Based on counting statistics and Bogoliubov theory, we present a recurrence relation for the microcanonical partition function for a weakly interacting Bose gas with a finite number of particles in a cubic box. According to this microcanonical partition function, we calculate numerically the distribution function, condensate fraction, and condensate fluctuations for a finite and isolated Bose-Einstein condensate. For ideal and weakly interacting Bose gases, we compare the condensate fluctuations with those in the canonical ensemble. The present approach yields an accurate account of the condensate fluctuations for temperatures close to the critical region. We emphasize that the interactions between excited atoms turn out to be important for moderate temperatures.

Wang Jianhui; He Jizhou; Ma Yongli [Department of Physics, Nanchang University, Nanchang 330031 (China); Department of Physics, Fudan University, Shanghai 200433 (China)

2011-05-15

287

Condensate fluctuations of interacting Bose gases within a microcanonical ensemble  

NASA Astrophysics Data System (ADS)

Based on counting statistics and Bogoliubov theory, we present a recurrence relation for the microcanonical partition function for a weakly interacting Bose gas with a finite number of particles in a cubic box. According to this microcanonical partition function, we calculate numerically the distribution function, condensate fraction, and condensate fluctuations for a finite and isolated Bose-Einstein condensate. For ideal and weakly interacting Bose gases, we compare the condensate fluctuations with those in the canonical ensemble. The present approach yields an accurate account of the condensate fluctuations for temperatures close to the critical region. We emphasize that the interactions between excited atoms turn out to be important for moderate temperatures.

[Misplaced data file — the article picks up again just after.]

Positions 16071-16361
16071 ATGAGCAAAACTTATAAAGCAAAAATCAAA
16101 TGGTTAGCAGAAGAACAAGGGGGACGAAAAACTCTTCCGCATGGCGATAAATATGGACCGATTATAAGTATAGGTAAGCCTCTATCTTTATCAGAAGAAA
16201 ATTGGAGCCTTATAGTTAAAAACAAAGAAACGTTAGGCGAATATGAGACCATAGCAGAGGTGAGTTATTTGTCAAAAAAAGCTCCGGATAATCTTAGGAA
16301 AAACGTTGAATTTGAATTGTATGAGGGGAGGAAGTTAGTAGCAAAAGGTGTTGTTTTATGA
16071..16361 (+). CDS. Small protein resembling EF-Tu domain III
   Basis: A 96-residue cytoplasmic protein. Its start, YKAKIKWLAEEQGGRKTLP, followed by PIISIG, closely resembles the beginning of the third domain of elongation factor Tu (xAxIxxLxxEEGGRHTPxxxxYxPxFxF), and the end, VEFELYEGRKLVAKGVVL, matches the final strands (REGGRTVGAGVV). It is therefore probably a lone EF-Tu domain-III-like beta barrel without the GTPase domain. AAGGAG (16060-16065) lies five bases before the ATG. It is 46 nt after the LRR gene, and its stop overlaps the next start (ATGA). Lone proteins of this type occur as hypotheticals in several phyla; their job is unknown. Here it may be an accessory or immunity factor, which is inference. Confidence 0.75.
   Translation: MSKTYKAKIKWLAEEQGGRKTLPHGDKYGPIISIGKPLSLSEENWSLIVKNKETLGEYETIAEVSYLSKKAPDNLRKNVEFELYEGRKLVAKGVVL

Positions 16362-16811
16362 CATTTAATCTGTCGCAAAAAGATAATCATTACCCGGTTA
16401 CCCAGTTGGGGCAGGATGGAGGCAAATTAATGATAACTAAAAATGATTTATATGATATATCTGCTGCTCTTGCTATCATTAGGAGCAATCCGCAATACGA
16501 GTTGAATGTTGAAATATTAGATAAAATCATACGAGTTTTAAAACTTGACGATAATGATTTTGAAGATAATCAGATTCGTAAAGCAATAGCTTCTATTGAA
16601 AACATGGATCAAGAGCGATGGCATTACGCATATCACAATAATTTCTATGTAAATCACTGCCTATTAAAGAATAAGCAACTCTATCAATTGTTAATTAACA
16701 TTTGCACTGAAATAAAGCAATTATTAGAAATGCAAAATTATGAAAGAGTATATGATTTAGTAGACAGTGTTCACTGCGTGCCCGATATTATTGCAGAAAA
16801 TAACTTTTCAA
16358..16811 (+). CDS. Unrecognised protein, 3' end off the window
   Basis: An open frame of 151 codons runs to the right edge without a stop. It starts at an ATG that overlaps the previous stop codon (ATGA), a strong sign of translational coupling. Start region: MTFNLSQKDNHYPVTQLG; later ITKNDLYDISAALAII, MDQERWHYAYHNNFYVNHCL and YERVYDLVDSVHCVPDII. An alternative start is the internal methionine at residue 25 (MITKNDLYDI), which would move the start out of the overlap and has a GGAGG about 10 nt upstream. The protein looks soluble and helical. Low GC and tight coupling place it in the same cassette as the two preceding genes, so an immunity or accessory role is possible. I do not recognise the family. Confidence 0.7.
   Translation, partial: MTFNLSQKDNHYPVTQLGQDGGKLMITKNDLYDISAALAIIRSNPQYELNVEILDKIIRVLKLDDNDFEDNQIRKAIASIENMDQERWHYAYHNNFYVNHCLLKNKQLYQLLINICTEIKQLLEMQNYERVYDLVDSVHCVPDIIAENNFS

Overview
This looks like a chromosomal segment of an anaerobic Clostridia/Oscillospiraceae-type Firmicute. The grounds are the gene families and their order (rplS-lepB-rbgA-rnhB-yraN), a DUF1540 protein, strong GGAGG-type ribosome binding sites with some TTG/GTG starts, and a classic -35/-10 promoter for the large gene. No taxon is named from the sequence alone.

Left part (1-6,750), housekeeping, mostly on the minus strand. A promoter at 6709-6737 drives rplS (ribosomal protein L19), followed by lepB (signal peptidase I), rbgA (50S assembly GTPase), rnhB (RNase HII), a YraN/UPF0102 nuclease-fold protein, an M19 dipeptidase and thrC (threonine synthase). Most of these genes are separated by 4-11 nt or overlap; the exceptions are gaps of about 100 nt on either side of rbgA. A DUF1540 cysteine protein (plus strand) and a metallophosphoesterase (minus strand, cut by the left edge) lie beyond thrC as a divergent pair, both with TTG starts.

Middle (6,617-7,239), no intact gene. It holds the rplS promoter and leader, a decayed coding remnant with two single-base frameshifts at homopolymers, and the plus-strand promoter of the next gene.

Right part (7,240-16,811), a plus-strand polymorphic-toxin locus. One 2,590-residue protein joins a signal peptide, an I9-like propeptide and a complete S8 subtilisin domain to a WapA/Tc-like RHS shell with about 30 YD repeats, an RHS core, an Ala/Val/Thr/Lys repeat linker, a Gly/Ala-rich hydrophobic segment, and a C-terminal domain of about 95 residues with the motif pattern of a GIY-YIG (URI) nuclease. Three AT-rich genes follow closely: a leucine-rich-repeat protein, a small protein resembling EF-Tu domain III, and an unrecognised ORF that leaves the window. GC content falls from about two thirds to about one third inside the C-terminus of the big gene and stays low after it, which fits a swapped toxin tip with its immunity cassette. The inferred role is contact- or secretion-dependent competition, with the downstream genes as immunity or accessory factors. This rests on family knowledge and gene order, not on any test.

Wang, Jianhui; He, Jizhou; Ma, Yongli

2011-05-01

288

Condensate fluctuations of interacting Bose gases within a microcanonical ensemble.  

PubMed

Based on counting statistics and Bogoliubov theory, we present a recurrence relation for the microcanonical partition function for a weakly interacting Bose gas with a finite number of particles in a cubic box. According to this microcanonical partition function, we calculate numerically the distribution function, condensate fraction, and condensate fluctuations for a finite and isolated Bose-Einstein condensate. For ideal and weakly interacting Bose gases, we compare the condensate fluctuations with those in the canonical ensemble. The present approach yields an accurate account of the condensate fluctuations for temperatures close to the critical region. We emphasize that the interactions between excited atoms turn out to be important for moderate temperatures. PMID:21728515

Wang, Jianhui; He, Jizhou; Ma, Yongli

2011-05-31

289

Atmospheric Radiation Measurement Program facilities newsletter, July 2001